I liked how she reminded me of plastic
tablecloths, yellow stained ceilings, and
all-purpose flour. She was smiling, romantic.
In the moonlight with me, resting on the land.
Drinking in the shine distilled illegally.
The path of darkness ended and turned into the heat.
Her warmth gave me hope, because secretly
I saw the bloodstains. Heard her bleat.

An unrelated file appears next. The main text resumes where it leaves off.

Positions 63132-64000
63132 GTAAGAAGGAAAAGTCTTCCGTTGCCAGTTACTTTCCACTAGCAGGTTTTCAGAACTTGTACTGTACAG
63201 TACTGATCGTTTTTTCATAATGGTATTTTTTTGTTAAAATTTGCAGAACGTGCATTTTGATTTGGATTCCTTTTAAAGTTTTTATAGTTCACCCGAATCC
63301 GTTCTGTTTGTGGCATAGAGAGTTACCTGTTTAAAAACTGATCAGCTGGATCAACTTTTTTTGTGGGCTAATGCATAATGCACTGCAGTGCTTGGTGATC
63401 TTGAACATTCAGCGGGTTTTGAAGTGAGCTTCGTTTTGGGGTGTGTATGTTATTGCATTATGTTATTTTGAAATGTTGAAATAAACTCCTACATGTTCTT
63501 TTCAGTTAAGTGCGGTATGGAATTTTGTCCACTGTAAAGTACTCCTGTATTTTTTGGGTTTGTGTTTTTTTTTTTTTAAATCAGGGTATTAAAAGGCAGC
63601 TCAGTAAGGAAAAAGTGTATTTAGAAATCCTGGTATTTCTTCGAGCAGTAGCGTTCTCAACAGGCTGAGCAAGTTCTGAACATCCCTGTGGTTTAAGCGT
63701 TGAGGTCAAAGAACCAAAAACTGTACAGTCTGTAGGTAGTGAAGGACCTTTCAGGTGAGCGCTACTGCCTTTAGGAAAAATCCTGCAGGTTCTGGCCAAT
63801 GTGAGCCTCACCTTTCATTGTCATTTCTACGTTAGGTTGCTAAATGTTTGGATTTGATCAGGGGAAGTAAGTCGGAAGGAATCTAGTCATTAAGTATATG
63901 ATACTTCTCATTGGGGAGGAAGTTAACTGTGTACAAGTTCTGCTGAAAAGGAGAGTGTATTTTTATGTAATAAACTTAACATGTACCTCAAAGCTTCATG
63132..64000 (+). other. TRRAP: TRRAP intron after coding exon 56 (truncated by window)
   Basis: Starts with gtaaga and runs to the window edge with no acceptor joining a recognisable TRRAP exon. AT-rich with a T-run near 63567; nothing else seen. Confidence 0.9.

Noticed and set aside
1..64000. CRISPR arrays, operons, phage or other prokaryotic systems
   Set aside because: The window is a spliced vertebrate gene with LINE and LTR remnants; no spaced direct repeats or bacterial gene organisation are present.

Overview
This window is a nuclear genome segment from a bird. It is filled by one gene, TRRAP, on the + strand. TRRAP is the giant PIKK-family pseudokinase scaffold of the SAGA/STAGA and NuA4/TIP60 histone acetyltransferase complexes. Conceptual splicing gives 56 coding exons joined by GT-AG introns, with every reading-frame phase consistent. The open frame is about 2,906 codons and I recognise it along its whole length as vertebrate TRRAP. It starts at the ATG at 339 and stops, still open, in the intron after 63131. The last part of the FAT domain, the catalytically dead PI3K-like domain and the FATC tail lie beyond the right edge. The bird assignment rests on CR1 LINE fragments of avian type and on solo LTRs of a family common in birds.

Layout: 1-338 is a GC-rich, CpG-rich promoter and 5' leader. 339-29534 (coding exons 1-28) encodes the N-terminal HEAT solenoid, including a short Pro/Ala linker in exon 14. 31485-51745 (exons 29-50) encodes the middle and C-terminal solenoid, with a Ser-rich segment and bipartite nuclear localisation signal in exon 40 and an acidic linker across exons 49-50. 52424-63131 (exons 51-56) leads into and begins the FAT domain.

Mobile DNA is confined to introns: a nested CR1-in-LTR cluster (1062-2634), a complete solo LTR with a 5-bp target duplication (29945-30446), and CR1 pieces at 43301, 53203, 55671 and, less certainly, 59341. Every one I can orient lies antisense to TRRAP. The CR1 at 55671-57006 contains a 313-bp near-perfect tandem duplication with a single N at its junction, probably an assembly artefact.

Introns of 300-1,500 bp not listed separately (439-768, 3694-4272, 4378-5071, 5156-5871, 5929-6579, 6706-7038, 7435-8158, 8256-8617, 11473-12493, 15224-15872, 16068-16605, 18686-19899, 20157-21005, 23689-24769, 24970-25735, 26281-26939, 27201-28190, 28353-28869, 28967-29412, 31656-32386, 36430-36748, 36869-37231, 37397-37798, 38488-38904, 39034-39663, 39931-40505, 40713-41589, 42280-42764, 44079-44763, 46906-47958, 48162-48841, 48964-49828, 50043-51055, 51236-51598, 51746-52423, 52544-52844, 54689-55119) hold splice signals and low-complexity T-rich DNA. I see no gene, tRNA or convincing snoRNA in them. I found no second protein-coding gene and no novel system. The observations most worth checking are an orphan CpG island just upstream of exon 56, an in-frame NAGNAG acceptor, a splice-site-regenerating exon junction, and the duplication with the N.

There were no footsteps leading to the wood.
I hope. Unlike others before her time.
Wedding bells soon chimed. “I could
wear pastel pink.” I wanted it to be mine,
but such a hue was lost to all of those years.
Memory beckons, even when I blink away the tears.
Patrick Key started writing seriously later in life, thanks to the help of a poetry class during his undergraduate years. His works have appeared in Wine Cellar Press, The Daily Drunk, The Amethyst Review, among others. He is also the founding editor of Grand Little Things. More can be found at https://patrickkeywriter.com/